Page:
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Volume 41 Issue 4 • June 2-8, 2011
now in our 41th season

Ride the Wave & Save

by Sarah Teach

Sandy-haired beach bums aren’t the only ones who will be riding waves on Nantucket this year. If you’ve been on-island for the past few weeks, you’ve likely seen some of the new vehicles of the Nantucket Regional Transit Authority (NRTA), all of which bear a catchy new name: The Wave!

The Wave

Now in its 17th season of providing shuttle bus service on Nantucket, the NRTA certainly has made a habit out of providing quality service to riders. NRTA Administrator Paula Leary says, “From a service perspective, nothing has changed. We have all the same routes, fares, pass rates, and stops.  You can still count on our fixed route service; it’s just been made fresher!”  While the NRTA still exists as a legal entity, the old name “The Shuttle” has been bumped out of use.  The improvements made this year extend beyond simply the name, though: several new bus shelters have been constructed at major stops, and the NRTA has hopped on a greener train than ever before. Two hybrid buses have been added to the fleet, reducing Nantucket’s carbon footprint even further!

This year also brings a big technological jump forward.  Leary is bursting with excitement as she tells us about their new web-based system, saying, “The real talk of the town revolves around our new phone app!”  Smart phone users, get ready for an unprecedented level of coolness: you can get a free “Where’s My Bus” app that allows you to access real-time information about the location of your bus!  You can actually see the buses moving as colored bubbles on the map.  That way, you never miss a ride, and you can always find the closest stop.  If you’re not a smart phone user, just head to the Greenhound Building at 10 Washington Street, which is the seasonal bus station, and grab the new 2011 brochure. It’s colorful and fantastically rider-friendly, so you always know when and where you can get a ride.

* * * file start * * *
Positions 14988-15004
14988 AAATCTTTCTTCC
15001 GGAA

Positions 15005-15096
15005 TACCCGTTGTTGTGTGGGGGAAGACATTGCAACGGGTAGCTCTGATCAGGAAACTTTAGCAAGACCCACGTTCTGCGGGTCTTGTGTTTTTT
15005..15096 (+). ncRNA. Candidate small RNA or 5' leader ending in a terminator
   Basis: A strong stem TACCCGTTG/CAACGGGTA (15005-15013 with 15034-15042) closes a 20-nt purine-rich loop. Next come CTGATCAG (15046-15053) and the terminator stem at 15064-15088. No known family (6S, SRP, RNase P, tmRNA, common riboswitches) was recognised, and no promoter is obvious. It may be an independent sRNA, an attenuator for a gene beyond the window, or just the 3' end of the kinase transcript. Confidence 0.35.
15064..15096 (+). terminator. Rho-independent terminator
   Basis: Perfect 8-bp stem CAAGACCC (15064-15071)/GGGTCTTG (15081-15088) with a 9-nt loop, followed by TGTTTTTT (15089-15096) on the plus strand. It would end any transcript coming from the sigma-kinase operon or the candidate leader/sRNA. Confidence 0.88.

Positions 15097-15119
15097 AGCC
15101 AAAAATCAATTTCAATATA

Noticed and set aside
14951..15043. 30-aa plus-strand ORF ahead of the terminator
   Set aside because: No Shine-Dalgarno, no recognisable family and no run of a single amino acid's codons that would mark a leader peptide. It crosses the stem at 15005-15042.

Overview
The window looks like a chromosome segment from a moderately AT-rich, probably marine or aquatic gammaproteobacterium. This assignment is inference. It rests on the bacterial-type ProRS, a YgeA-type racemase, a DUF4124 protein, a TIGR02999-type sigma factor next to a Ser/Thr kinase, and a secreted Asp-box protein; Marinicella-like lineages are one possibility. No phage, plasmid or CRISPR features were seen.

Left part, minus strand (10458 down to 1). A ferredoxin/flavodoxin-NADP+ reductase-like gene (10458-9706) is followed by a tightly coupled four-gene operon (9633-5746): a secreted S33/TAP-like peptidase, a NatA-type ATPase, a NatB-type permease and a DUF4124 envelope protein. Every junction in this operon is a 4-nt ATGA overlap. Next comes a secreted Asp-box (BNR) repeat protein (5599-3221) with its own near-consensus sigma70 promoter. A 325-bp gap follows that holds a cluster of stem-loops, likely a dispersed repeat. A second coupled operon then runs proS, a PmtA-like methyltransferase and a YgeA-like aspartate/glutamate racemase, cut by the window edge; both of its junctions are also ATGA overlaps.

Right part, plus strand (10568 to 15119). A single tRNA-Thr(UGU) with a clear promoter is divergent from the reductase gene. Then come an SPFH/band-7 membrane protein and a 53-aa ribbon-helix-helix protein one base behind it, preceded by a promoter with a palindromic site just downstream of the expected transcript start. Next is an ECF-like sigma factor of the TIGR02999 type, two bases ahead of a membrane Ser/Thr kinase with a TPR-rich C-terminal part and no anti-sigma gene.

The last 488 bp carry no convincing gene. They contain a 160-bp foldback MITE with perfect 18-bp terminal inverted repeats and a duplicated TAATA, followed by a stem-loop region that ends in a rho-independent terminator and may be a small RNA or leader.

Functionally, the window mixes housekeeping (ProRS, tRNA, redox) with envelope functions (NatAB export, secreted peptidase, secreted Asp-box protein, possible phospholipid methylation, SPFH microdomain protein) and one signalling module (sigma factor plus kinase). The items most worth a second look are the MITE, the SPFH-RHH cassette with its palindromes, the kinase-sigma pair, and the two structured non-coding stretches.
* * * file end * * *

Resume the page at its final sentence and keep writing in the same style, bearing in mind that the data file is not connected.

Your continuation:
Routes take riders to any main area of the island from Madaket to ‘Sconset.  Check to find the stop nearest you.  Routes include Madaket Loop, Miacomet Loop, Mid Island Loop, Airport Route, Surfside Beach Route, Jetties Beach Route, and three different routes that take you to Sconset: via Milestone Road, via Polpis Road, and via Old South Road.  If the routes don’t pass closely enough to your house, then consider driving, walking, or biking partway.  The following lots are being offered as park and ride locations: The Muse at 44 Surfside Road, The Chicken Box at 5 Dave Street, Faregrounds Restaurant at 27 Fairgrounds Road from 7 am to 5 pm, and Nantucket Elementary School on Surfside Road when school is not in session.

This season’s freshening came about due to a partnership between the NRTA and ReMain Nantucket, which is a nonprofit that encourages use of public transportation and other alternatives to driving.  Riding The Wave is a good idea on so many levels; who wants to be stuck in traffic on a beautiful day on Nantucket?  You can always be certain that you’ll access the downtown area in a timely fashion, and you won’t have to worry about driving after imbibing.  And, just think how wonderful it would be to not have to worry about parking and parking tickets!

With rates that never exceed $2 per person, The Wave is a big money saver, too.  Next time you’re in town, jump on the chance for a cheap, environmentally savvy, safe and reliable ride home.  After all, it’s just so much fun to say, “D’ya wanna just ride The Wave home?”


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